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Review: Theatre

Grit:

The Martyn Bennett Story

Tramway, Glasgow

Neil Cooper

Anyone who ever witnessed the full live experience of dread-locked piper extraordinaire Martyn Bennett at the height of his 1990s pomp will know only too well how powerful his fusion of ceilidh and club cultures could be. Bennett's tragic death of cancer in 2005, aged 33, robbed the world of a composer and musician bursting with talent and a lust for life that can't help but cause one to wonder how his work might have developed.

Much of Bennett's passion is captured in this new dramatic homage, conceived and directed by Cora Bissett, who also collaborates on Kieran Hurley's script for a co-production between Bissett's Pachamama Productions, Tramway and the Mull-based Comar organisation. As with the show's inspiration, Bissett mixes and matches forms with abandon.

Opening speeches to the audience find actors Sandy Grierson, Hannah Donaldson and Gerda Stevenson, respectively playing Bennett, Bennett's wife Kirsten, and his mother, folk singer Margaret Bennett.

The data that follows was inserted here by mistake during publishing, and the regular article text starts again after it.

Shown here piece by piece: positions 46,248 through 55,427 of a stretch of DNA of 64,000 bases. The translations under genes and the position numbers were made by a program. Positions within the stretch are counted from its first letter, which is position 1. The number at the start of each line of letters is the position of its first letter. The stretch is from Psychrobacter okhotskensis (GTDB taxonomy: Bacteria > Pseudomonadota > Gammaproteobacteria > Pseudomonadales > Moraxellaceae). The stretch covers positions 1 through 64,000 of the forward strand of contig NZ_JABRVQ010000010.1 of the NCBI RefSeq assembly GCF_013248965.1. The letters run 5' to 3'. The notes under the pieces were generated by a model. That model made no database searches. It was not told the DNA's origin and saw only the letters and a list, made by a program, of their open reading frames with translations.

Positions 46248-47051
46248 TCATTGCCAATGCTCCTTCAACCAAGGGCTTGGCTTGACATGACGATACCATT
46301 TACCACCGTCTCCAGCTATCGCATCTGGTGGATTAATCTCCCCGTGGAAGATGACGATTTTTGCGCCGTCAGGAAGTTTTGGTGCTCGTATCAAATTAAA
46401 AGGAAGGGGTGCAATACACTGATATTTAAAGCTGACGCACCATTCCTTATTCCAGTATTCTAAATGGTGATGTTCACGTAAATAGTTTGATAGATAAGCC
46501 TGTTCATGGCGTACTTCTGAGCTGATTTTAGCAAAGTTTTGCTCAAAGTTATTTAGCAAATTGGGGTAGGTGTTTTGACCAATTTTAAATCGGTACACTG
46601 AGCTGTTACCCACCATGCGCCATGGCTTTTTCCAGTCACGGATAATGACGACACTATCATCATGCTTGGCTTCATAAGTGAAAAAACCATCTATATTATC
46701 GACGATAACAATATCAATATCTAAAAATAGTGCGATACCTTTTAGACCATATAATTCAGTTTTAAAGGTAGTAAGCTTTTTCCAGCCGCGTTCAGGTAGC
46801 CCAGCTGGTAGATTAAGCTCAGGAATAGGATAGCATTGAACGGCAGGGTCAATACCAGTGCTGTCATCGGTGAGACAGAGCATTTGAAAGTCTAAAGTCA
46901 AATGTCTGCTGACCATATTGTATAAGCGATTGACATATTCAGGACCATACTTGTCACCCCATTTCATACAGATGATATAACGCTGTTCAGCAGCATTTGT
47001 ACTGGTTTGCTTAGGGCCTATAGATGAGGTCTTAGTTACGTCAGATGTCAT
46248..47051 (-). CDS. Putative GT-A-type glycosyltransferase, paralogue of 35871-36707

We are then burled through the sketch-book naturalism of Bennett's early years before things let rip with a series of impressionistic contemporary dance moves and aerial displays choreographed by Dana Gingras, all set to a backdrop of archive film footage and Gaelic language projections.

With the principal cast and dancers ably supported by a large youth ensemble, this is undoubtedly impressive, even if early parts of the script shoe-horn in a tad too much polemic.

When we move into Bennett's final years, however, it is heart-rending to watch Grierson replicate Bennett's demise. The emotional power of Bennett's story can't be over-stated, especially when illustrated by such high-octane set-pieces accompanied by Bennett's own music.

Like its creator, that music remains a force of nature.

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